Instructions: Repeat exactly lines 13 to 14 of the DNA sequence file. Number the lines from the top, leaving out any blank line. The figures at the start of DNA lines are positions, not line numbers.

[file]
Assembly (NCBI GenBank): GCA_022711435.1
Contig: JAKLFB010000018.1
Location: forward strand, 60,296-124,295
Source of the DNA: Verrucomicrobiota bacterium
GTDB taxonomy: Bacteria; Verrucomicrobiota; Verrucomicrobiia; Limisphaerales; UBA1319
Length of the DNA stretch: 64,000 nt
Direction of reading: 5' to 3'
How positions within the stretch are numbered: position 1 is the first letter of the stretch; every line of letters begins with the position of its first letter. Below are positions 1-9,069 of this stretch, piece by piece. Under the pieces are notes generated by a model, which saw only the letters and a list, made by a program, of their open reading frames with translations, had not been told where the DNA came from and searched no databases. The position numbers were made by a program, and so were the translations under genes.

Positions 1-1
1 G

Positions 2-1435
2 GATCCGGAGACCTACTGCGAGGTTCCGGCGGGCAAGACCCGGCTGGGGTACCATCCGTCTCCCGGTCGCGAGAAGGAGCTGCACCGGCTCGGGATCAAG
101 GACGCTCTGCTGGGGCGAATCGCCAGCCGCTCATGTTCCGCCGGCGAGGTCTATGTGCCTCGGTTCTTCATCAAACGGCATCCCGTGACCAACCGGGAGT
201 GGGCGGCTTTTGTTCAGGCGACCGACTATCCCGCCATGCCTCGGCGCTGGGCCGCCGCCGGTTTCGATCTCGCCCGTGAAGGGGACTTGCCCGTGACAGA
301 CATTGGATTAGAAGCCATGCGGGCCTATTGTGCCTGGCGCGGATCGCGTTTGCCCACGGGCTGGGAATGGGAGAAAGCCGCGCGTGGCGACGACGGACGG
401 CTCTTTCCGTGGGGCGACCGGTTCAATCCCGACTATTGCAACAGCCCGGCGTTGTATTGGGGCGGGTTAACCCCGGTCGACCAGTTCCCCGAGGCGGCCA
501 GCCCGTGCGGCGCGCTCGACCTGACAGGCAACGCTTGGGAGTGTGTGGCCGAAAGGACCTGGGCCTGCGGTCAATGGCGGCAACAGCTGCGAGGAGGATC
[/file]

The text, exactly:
101 GACGCTCTGCTGGGGCGAATCGCCAGCCGCTCATGTTCCGCCGGCGAGGTCTATGTGCCTCGGTTCTTCATCAAACGGCATCCCGTGACCAACCGGGAGT
201 GGGCGGCTTTTGTTCAGGCGACCGACTATCCCGCCATGCCTCGGCGCTGGGCCGCCGCCGGTTTCGATCTCGCCCGTGAAGGGGACTTGCCCGTGACAGA